Short Selling: A way to bet against a company’s stock price. The mechanism is complicated, but understanding some of the detail is important for this conversation.
The investor who thinks the stock price will go down borrows many hundreds or thousands of shares from an investor who thinks it will go up, and they sell it to a third investor who also thinks the stock price will go up.
The short seller now has a bunch of cash from the sale to the third investor. However, the short seller now owes the stock to the person they borrowed it from, and they are obligated to return it at some point in the future.
Furthermore, they must pay interest on this stock they have borrowed, and (this is the part that’s important) they must also maintain 50% cash collateral on the current market value of the borrowed stock.
This is the part that WSB attacks using call options. If the investor cannot pay this requirement (this is sometimes called a margin call) they must close out the trade and take the loss- even if they are right about the stock being no good in the long term, they are forced to lose by this margin requirement.
This “engineered price increase” is called a short squeeze, and traditionally, they don’t work- but this isn’t a traditional short squeeze.
Call Options: A call option is an option to buy 100 shares of stock. It is much cheaper to buy a call option than 100 shares of stock, but it is much riskier because call options expire whereas stock does not.
The amount of leverage that can be achieved using a call option is practically unlimited, because the shorter the amount of time is before the call expires, the cheaper it will be.
Buying these “Short Dated” call options is one of the riskiest, most leveraged stock trades that can be made, and a bunch of players buying them at the same time can overload the system.
Now, a further degree of understanding will help here as well. A buyer of a call does not simply win if the stock price rises. They actually are entitled to buy 100 shares of stock from the person who sold them the option, and now is where the sellers come in. This is the hard part of options.
Options are not just bought by investors, they are also sold by them. The investors who sell options are usually sophisticated and highly capitalized institutions. An investor can make much more money selling options than they can through normal means like interest or dividends, but there is significantly more risk.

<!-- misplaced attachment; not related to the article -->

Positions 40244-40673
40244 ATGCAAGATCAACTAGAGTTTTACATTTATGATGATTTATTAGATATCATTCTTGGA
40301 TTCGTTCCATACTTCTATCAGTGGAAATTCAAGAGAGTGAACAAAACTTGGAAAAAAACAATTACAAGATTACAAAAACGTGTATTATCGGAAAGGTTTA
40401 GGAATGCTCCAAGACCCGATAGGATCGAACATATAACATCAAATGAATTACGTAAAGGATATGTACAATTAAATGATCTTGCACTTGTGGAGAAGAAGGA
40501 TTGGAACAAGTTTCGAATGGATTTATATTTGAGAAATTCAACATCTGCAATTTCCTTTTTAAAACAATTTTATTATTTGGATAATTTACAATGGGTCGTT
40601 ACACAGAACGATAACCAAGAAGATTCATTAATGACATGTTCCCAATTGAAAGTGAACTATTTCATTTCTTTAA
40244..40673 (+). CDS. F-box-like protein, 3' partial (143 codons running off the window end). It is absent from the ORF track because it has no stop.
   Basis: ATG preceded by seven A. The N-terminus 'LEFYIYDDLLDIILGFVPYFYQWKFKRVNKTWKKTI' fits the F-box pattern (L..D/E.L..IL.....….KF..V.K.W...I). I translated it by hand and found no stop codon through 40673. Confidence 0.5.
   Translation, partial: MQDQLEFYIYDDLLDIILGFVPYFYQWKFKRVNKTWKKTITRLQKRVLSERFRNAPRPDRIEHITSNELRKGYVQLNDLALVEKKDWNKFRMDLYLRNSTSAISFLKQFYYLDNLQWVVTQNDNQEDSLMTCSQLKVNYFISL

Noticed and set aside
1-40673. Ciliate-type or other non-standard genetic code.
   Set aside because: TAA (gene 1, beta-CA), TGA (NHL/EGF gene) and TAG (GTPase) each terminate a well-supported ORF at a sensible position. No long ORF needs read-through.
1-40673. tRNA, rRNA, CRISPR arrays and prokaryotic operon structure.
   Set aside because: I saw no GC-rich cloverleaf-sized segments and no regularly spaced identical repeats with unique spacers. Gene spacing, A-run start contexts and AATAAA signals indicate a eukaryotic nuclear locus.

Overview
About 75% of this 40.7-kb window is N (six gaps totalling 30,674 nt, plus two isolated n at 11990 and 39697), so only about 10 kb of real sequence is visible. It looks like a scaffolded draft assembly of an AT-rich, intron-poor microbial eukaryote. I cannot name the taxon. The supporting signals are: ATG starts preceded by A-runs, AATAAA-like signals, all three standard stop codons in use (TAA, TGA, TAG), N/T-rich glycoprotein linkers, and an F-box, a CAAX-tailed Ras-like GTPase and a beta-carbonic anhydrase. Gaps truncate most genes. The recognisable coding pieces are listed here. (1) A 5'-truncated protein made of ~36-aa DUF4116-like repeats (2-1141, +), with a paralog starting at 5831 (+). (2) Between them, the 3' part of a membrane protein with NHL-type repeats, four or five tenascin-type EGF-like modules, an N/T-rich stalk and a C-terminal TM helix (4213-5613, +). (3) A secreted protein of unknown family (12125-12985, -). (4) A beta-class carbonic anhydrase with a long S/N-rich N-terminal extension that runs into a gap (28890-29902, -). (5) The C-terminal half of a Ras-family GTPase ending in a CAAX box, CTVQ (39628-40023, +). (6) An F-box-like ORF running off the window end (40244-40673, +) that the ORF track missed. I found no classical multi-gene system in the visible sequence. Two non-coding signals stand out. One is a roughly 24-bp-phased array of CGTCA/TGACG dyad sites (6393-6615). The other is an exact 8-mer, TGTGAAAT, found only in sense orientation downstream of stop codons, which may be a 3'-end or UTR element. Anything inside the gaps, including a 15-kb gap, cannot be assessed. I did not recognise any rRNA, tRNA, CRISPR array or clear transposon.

Sellers of calls are obligated to deliver shares of stock to the buyers if the stock goes up. This exposes them to unlimited risk, so they usually protect themselves by buying a percentage of the underlying shares, this is called a ratio write. So this means every time somebody from WSB buys a call, an institutional investor goes out and buys 40-60 shares of the underlying stock.
Now you start to see it- if everybody on WSB buys call options on the same stock at the same time, it will trigger a bigger landslide further on down the pipe as the people selling them the options buy shares to protect themselves. This causes the share price to go up much more than the buying power of the WSB investors especially if the options were particularly short-dated.
The share price increasing triggers margin calls on the short sellers of the stock, creating the short squeeze. Timing in particular is key- and WSB allows investors to time their investments precisely to inflict the maximum amount of damage to the system. This element is, at least in my opinion, what makes WSB powerful enough to threaten wall street.
Manipulation: It is against the law to tell lies to move stock prices, and any form of this is typically illegal. However, it is NOT illegal to tell TRUTHS about stocks to move prices. It is actually encouraged! it is hard to say that there is anything manipulative about the WSB investing. They are, for starters, not being dishonest, if there is anything they are guilty of its hyper honesty- taking the very wrong-headed “Let’s Save our beloved Gamestop, so buy short dated call options on the stock!” to the max.
Further reducing the chance of manipulation being a factor is that politically, WSB is very popular. Liberals, Trumpers and libertarians alike rushed to embrace the idea of the mighty everyman, through the democratic power of the free market dunking on the cozy wall street elites.
What about Robin Hood itself, and Citadel? Front Running is a manipulation scheme where a broker reacts to customers orders before entering them. Like all manipulation, it is arguable what constitutes a lie and what is honest, especially if the actor involved is not the broker entering the trade.
Bid/Ask Spread: Not super on topic, but just worth mentioning that Robinhood may not charge commissions,but that does not mean trading with them is free. We are accustomed to only seeing one stock price. That is not, however, the price you would pay when buying, or the price you would receive when selling.
In reality, there are two prices. The lower Bid Price is the price an investor receives when selling, and the higher Ask Price is the price they pay when buying. The difference between these two numbers is the spread. The spread is very small for stocks, but it is much larger for riskier assets- particularly options & cryptos.
The price you are shown on stock tickers is usually a midpoint between the bid and ask.
I might be wrong, but I am of the opinion that RH does not make this very clear on their interface, and to this date I have not figured out how to see it, but the more trading that happens, the more money the people on the other side of this (institutional investors called market makers) profit.